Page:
“This book was born in flames, in an inferno that raged for four August days in 1965. The place was Watts, Los Angeles,” Glasgow begins. Amid this tumultuous historical turning point in Los Angeles, Glasgow writes that he sought to “examine the lives of inner-city young men through their perceptions of their life experiences.”

In his preface, Glasgow wrote that “this book is not intended as a definitive study of the Black underclass. Rather, by concentrating on a group of representative young men and their individual (and collective) confrontations with mainstream institutions, it attempts to convey the human experience of those who are denied upward mobility and are processed into underclass status.”

Glasgow also wrote that his hope was that “everyone concerned with the human, social and economic waste represented by America’s inner cities will benefit from reading this book.”

Joseph A. Nunn, who earned his undergraduate, MSW and Ph.D. degrees at UCLA, also recalled Glasgow fondly from his graduate student days in the 1960s.

“Dr. Glasgow was the only tenure-track faculty, an assistant professor, when I arrived,” a time of anti-war and anti-discrimination marches and protests, he said. During that time, Nunn and other students demanded that a tenured Black professor be added.

“He was promoted to associate professor following the activities of the Black Caucus,” said Nunn, who would later become a longtime director of field education at UCLA Luskin.

Glasgow left UCLA for Howard University’s School of Social Work, where he was dean from 1972 to 1975. While there, he led faculty and students in creating the first comprehensive, accredited, graduate-level curriculum modeled from a Black perspective.

He is included on the National Association of Social Workers Foundation Pioneer roster, which notes his many accomplishments and affiliations. Among these are visiting professor at the University of Ghana at Legon and Makerere University in Uganda. During his time in Africa, Glasgow served as a policy analyst and consultant on social development to the Ministers of Social Welfare in Ghana and with the Ministry of Rehabilitation in Ethiopia.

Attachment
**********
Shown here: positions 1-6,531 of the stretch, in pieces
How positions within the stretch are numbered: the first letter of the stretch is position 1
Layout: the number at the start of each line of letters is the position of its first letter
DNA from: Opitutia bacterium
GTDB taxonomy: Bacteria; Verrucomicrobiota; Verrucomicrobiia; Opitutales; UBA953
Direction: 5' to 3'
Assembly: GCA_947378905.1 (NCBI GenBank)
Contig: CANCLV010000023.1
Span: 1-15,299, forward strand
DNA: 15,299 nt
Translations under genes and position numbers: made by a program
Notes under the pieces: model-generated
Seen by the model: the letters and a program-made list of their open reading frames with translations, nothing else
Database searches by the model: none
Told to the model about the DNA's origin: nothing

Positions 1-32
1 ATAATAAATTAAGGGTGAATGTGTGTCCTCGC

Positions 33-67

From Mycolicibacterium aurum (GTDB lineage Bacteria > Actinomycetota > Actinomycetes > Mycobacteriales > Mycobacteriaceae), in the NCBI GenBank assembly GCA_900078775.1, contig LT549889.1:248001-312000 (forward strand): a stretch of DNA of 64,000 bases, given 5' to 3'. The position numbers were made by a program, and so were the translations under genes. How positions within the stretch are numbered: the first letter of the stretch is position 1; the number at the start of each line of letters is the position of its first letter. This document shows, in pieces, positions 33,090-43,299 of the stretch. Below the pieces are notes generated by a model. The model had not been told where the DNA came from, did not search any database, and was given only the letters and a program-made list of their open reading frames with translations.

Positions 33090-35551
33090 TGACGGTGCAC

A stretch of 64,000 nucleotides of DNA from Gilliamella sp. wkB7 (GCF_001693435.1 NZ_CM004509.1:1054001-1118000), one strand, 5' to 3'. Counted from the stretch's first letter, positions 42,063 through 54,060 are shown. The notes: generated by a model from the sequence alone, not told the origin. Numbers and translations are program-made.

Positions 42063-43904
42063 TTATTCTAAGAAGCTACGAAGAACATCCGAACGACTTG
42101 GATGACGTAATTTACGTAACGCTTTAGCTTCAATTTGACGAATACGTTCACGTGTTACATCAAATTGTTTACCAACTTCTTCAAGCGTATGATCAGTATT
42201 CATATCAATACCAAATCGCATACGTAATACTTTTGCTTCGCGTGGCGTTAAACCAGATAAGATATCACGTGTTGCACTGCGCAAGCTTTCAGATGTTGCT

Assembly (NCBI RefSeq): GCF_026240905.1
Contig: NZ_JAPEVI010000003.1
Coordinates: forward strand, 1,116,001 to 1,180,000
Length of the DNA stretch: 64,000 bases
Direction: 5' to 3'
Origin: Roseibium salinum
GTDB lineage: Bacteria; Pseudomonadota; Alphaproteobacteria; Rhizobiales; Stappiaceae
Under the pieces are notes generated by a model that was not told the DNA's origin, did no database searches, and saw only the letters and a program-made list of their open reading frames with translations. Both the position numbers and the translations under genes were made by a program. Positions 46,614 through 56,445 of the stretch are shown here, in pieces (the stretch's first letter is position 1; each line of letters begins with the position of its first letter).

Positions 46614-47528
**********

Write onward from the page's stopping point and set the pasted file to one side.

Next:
In the United States, he was a visiting professor at the University of Maryland and taught at Norfolk State University, where he helped start its social work department.

Glasgow also helped found community-based and national organizations that include the Black Men’s Development Center and the United Black Fund/United Way. In Washington, he served on a number of boards and commissions, including the District of Columbia’s Mental Health Reorganization Commission, the Advisory Board on Mental Health and the Teen Pregnancy Commission.

He was a resident scholar for the 21st Century Commission on African-American Males and was a scholar in residence at the E. Franklin Frazier Center for Social Research at Howard University, where he remained actively engaged in research and policy studies into his later years.

Glasgow was born in New York City, the youngest of 13 children of Matthew and Angelin Glasgow. He grew up in Brooklyn and received his undergraduate degree from Brooklyn College in 1959 and MSW from Columbia University in 1961, followed by his DSW from the University of Southern California in 1968. He later worked as a youth therapist at Kaiser Permanente Los Angeles.

His activist work as a student led to friendships with civil rights advocates including Harry Belafonte, Sidney Poitier, Jesse Jackson, John Lewis, Andrew Young, Ronald Brown, Whitney Young and “so many other greats while publishing articles, consulting, working and always selflessly trying to make a positive difference,” said his daughter Karen Glasgow.

“He was a gifted lobbyist, orator, writer, cook, singer, storyteller, visionary, father, partner, friend, bridge builder and a very humble man,” she said. “He only wanted his legacy to be remembered as a catalyst to make others pick up where he left off. When asked what he was passionate about, his reply was ‘the eradication of injustice.’”

Glasgow is predeceased by his wife, Frieda Glasgow, and a daughter, Rickie Glasgow. He is survived by his daughter Karen Glasgow; his grandson Douglas R. Glasgow; his partner Cheryl McQueen; and great grandchildren, nieces, nephews, grandnieces and grandnephews.

In his memory, the family suggests that donations be made to the National Association of Black Social Workers in his name.

More information is available via the family obituary and tribute wall online.